Aidan McGivern gives Monday evening’s Met Office forecast for the UK

As the UK’s current weather pattern develops later in the week, some warmer air will be drawn in from the south, but this will be associated with some thick cloud and, at times, heavy rain. This isn’t linked to the remnants of Larry in the North of the Atlantic.  

Met Office Deputy Chief Meteorologist Adam Thornhill said, “One of the main impacts of ex-Hurricane Larry on the UK weather has been the uncertainty it brought to the forecast over the past weekend. Hurricanes that affect North America often play a role in the UK’s weather when they move into the North Atlantic.  However, the way Larry transitioned from a Hurricane into a North Atlantic low, means its impacts on the UK’s weather systems were and are limited to holding some of our unsettled weather in place into the middle of this week.  

“Ex-Hurricane Larry no longer exists, but the low which has some legacy ‘Larry’ air, has moved to the south of Greenland and is set to have little impact on us in the UK as it continues to lose intensity and move into the Arctic Sea.  Although there may be some warmer air moving across the southeast of England through Tuesday and Wednesday, any temperature rise is likely to be subdued with some thick cloud and rain at times. Some sunny spells are most likely on Thursday, where temperatures in the East and Southeast of England may reach the mid-twenties before another band of rain moves east across the UK later Thursday and through Friday.” 

The high pressure moving into the south from Thursday could bring temperatures to the low or mid 20s in the southeast where there’s the best of the sunshine, but cloud will likely subdue temperatures in other areas before some more unsettled weather moves in from the west.  

Get the latest forecast on the Met Office website.  

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Will Hurricane Ida affect the UK’s weather?

Hurricane Ida has seen winds of up to 150mph and intense rainfall bringing widespread flash flooding to a swathe of America, in what has been the fifth strongest storm to hit the US mainland.

Ida formed over the Caribbean Sea at the end of August, and then moved north westwards becoming a tropical storm. As Ida moved over the Gulf of Mexico it tracked across a deep area of warm water and developed rapidly into a Category 4 Hurricane and made landfall over Louisiana on Sunday evening, UK time. After making landfall Ida started to lose her strength; like all hurricanes, she drew her energy from warm seas. However, although Ida’s winds quickly eased, she has (as forecast) continued to bring a trail of extreme rainfall to the north-eastern United States, notably New York. The heavy rainfall lasts longer and can affect more people than the damaging winds do.

Hurricane Ida has been the fifth strongest hurricane to make landfall on the mainland of the United States.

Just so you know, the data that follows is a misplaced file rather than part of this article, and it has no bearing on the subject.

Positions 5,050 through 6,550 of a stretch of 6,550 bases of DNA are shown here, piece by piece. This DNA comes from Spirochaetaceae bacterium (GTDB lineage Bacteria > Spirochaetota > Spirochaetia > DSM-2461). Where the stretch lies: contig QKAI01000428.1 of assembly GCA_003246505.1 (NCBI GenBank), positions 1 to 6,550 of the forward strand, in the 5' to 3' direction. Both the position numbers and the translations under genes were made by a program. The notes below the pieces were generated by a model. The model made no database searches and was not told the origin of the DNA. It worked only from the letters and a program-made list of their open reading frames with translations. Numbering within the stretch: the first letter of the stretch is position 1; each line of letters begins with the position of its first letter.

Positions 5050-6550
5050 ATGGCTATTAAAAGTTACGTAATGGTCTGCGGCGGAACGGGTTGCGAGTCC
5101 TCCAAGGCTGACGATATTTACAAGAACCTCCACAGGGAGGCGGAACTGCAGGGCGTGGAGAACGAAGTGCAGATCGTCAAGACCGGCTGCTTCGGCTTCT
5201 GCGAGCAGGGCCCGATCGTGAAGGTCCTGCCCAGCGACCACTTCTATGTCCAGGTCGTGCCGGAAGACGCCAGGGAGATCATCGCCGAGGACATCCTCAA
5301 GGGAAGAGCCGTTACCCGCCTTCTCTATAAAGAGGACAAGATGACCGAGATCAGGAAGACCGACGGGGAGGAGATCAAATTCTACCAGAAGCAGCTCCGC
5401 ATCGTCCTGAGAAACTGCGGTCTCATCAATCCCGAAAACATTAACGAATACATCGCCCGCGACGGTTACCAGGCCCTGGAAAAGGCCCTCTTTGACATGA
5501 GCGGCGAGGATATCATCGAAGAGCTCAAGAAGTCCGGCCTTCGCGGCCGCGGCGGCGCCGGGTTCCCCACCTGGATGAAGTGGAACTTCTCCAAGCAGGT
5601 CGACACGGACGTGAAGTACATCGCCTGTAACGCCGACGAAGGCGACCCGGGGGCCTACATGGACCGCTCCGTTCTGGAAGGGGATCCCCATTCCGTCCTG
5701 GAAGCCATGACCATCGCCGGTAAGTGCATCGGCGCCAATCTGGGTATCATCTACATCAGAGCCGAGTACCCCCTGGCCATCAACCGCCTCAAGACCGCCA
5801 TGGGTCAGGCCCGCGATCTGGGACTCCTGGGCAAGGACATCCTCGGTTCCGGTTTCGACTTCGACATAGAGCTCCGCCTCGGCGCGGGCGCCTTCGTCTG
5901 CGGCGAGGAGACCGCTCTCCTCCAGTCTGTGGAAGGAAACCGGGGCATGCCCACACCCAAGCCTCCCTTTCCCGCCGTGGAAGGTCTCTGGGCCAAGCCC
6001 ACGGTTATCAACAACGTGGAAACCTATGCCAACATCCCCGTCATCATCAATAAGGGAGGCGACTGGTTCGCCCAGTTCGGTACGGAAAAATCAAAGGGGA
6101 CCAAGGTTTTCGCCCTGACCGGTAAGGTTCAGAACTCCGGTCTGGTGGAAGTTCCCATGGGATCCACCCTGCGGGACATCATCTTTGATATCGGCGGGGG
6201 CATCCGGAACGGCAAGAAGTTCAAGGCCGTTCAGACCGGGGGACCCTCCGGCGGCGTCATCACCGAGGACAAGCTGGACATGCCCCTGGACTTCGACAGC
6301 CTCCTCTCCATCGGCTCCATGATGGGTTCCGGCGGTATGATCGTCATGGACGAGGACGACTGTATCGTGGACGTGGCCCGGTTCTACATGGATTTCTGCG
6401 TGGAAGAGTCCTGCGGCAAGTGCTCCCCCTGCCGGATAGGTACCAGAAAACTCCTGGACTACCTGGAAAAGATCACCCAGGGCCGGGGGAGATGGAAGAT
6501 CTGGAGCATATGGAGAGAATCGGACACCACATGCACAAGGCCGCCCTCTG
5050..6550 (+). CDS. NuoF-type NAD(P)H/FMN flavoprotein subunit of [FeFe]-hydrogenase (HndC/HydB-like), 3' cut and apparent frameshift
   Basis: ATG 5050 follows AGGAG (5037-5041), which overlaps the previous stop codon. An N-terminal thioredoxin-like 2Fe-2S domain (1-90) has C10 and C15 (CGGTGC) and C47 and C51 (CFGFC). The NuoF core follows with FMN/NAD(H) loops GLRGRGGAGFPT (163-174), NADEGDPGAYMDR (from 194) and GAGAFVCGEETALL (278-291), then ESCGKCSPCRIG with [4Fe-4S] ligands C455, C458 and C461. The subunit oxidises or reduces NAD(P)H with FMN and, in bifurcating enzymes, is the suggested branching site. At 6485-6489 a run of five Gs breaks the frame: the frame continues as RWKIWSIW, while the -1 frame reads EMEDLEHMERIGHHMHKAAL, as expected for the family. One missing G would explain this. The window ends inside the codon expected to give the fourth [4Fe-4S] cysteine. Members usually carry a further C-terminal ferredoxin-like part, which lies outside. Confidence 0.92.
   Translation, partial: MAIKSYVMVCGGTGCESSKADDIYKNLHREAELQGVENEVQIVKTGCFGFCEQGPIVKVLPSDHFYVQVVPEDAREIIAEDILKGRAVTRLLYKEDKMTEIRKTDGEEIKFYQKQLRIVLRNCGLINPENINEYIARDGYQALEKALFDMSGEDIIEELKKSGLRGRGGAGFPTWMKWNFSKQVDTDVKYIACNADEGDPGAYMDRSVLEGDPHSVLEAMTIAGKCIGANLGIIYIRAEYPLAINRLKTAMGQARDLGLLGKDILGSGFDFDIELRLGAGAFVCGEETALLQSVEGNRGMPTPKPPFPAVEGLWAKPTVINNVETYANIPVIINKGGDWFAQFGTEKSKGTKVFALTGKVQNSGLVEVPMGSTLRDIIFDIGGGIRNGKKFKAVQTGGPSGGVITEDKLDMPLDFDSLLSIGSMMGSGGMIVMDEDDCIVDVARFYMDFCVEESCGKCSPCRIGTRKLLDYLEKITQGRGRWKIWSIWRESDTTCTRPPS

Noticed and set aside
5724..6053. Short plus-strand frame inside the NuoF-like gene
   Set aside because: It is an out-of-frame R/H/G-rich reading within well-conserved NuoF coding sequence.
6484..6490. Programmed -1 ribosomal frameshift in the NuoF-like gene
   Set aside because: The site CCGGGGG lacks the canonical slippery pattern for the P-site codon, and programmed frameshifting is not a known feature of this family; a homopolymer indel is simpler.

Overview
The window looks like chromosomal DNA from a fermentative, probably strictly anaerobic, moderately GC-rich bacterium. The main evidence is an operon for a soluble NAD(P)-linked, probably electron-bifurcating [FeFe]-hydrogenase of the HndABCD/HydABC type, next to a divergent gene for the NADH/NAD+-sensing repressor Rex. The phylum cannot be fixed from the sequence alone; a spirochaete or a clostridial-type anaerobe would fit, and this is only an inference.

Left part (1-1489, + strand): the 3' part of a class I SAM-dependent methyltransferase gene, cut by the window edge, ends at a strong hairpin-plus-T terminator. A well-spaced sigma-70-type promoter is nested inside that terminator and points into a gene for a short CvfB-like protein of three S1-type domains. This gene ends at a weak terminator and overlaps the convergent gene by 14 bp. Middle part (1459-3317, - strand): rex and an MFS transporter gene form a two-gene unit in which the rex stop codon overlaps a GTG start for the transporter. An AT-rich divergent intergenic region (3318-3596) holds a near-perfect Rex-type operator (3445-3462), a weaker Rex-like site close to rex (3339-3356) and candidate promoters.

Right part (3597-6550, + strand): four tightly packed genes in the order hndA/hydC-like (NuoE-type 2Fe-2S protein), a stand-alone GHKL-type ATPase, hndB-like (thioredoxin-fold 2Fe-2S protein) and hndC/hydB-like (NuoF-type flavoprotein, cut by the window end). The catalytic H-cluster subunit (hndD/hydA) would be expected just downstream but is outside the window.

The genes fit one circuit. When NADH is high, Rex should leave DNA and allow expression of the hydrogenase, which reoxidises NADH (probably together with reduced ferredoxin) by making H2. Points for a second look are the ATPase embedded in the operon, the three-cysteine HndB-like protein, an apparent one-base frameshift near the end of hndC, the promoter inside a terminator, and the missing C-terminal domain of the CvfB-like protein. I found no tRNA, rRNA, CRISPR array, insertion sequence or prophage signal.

Impacts in the US from Ida have been severe, with reports of at least three inches of rain falling in New York’s Central Park within an hour and Louisiana seeing similarly devastating conditions earlier in the week. One million are reported to be without power, and sadly there have been a high number of fatalities.

Met Office Expert Operational Meteorologist Chris Almond, said: “The sheer amount of rainfall within this warm tropical air saw fairly widespread totals of 150 to 250 millimeters, which fell over a couple of days, and is quite exceptional in itself. But Central Park in New York actually recorded 80 millimeters in just one hour, which is a phenomenal amount of rain. That’s nearly over a month’s worth of rainfall in just an hour, and almost double the previous record, which was around 50 millimeters in an hour: and that was only set earlier in August. It has been an exceptional spell of weather for parts of the southern and eastern parts of the United States.”

While Ida’s affects are still being felt across America, bringing a deluge of rain and continued strong winds, some are now wondering if Ida will travel across the Atlantic and impact on the UK’s weather.

In short, no, not directly. But, as is often the case in the North Atlantic hurricane season, the set up in North America can have an influence on the dominant weather we’re likely to see in the UK because of the effects it can have on the jet stream, which straddles the Atlantic and drives a lot of the UK’s weather.

In recent days, the UK has been under the influence of a high-pressure system (a ‘blocking high’ set up). This has seen largely benign weather over the UK, with relatively dry conditions, along with spells of sunshine, but more prolonged cloud for some.

According to Met Office models, Ida is set to break up when it enters the Atlantic and is very unlikely to travel across the ocean intact. However, it will have an influence on the position and strength of the jet stream across the Atlantic – currently the jet stream is very weak, but it will strengthen as the remnants of Ida move northeast away from North America.  The strength of the jet stream can be determined by the temperatures on either side of the flow, with cool air to the north and warm air to the south. When the temperature contrast is greater, such as now with Ida bringing a lot of warm air to the south, the jet becomes more energised. The direction the jet stream then takes will help determine weather patterns for the UK this weekend, with a more northerly position helping to hold high pressure close to the UK.

Met Office Expert Operational Meteorologist David Oliver said: “Ida has obviously had some significant impacts in the US, but that weather system is not expected to travel across the Atlantic and reach the UK as an active system.